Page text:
State News

UNC chief says Mary Easley's raise under review

Posted July 9, 2008 6:09 p.m. EDT
Updated July 9, 2008 11:03 p.m. EDT

— A nearly $80,000 pay raise given to the governor's wife as well as other large pay raises were not reviewed by the university governing board as required, the chairwoman of the state university system said Wednesday.

University officials decided at a meeting that the raises would have to be approved by the board, said Hannah Gage, chairwoman of the University of North Carolina Board of Governors.

Mary Easley, the wife of Gov. Mike Easley, is an executive in residence and senior lecturer at N.C. State. The school last week raised her pay about 88 percent from $90,300 to $170,000.

When Mary Easley recently talked with WRAL’s David Crabtree, she made no apologies for the raise, chalking it up to her credentials.

"All of my experience as a lawyer in private practice, a prosecutor, as a person that has worked with and advised law enforcement for more than 30 years in legal issues," she said.

Gage said the decision was made during a meeting of UNC President Erskine Bowles, herself, North Carolina State University Chancellor James Oblinger and other officials.

Other state universities have followed the policy properly, Gage said. But N.C. State apparently misinterpreted the policy and didn't bring other large pay raises to the Board of Governors, she said.

"That policy has been around for a good while," Gage said, adding that Mary Easley "had nothing to do with it not coming to the board."

Gage wouldn't comment on the amount of pay the governor's wife received, but said there were "much more significant salaries than hers."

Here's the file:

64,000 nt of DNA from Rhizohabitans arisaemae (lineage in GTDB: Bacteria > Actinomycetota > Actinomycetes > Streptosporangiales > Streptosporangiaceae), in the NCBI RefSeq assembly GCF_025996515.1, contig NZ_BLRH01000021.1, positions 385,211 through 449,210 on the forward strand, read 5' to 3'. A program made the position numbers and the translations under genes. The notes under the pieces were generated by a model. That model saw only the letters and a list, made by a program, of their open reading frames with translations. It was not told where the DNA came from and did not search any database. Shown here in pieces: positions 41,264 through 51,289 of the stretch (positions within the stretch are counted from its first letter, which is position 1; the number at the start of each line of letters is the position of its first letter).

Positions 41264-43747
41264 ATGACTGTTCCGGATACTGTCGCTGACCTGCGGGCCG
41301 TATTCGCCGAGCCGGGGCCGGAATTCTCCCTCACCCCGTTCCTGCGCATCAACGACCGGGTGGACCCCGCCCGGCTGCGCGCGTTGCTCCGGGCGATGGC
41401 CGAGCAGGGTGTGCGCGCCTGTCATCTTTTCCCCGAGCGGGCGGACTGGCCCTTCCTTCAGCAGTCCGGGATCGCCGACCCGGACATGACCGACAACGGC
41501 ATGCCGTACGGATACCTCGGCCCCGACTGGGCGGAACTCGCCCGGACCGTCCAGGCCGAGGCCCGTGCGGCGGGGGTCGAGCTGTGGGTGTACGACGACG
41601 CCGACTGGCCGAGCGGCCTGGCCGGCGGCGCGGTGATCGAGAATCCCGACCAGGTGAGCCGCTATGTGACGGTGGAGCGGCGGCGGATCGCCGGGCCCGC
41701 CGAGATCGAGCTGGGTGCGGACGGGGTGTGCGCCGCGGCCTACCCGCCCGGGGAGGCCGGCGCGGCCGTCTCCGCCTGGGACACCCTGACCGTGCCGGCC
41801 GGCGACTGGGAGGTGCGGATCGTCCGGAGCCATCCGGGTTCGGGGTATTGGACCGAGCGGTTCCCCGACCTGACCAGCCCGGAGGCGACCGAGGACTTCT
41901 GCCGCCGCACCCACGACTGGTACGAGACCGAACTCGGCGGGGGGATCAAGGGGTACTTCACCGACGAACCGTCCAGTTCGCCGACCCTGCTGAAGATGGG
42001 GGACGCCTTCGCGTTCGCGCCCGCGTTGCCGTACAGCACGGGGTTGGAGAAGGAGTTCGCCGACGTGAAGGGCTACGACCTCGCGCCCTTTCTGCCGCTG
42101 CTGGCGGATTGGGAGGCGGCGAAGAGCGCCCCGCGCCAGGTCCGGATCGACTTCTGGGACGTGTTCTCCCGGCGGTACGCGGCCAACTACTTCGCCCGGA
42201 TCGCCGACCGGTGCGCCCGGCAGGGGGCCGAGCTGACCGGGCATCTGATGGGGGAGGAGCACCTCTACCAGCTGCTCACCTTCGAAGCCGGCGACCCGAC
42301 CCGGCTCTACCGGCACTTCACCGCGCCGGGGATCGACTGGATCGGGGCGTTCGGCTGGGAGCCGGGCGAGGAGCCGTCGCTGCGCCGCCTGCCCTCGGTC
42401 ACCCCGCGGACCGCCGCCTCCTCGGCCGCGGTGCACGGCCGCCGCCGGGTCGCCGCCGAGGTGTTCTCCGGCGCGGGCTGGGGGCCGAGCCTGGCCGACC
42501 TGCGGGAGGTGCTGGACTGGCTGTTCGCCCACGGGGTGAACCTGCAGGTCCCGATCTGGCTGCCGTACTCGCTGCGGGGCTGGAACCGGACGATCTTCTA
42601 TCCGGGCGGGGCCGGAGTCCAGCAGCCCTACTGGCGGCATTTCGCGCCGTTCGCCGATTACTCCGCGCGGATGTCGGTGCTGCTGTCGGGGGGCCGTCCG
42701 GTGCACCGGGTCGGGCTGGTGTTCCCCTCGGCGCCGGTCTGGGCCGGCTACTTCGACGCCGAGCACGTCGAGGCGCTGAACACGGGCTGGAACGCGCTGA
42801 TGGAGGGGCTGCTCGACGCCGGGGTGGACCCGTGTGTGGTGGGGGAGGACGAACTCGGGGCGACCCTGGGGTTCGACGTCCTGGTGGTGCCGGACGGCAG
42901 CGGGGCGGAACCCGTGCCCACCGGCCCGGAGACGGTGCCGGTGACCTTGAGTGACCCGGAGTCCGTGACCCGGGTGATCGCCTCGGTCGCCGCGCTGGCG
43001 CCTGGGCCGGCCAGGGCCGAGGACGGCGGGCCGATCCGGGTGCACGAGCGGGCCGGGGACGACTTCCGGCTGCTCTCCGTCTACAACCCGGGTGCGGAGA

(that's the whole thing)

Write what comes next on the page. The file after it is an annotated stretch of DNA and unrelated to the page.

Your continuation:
The university system policy requires that proposed pay increases of more than 15 percent or $10,000 be approved by a Board of Governors committee and the full board.

Mary Easley said in a statement that she had been told that the Board of Governors must approve her raise and others.

"I am happy to have my positions, duties and responsibilities reviewed as well," she said.

Last week, N.C. State officials defended the pay, saying Mary Easley was getting a new job with increased responsibility at the Center for Public Safety Leadership and Strategic Legal Partnership. She previously taught law at North Carolina Central University in Durham.

N.C. State Provost Larry Nielsen said Mary Easley's appointment had to be approved by the Board of Governors, along with similar positions and that the university had been interpreting its obligation differently under system rules.

Nielsen also said that over the past two years she has built the school's Millennium Seminar speaker series into a major program.

"In her new position, Mrs. Easley's responsibilities have been significantly expanded, warranting a new salary in the range of other management and law faculty at N.C. State and its peer institutions," he said.

Nielsen said her leadership of the public safety program would help develop "best practices in the administration and leadership of ... the work of police, firefighters, port officials, emergency medical personnel, homeland security official and others."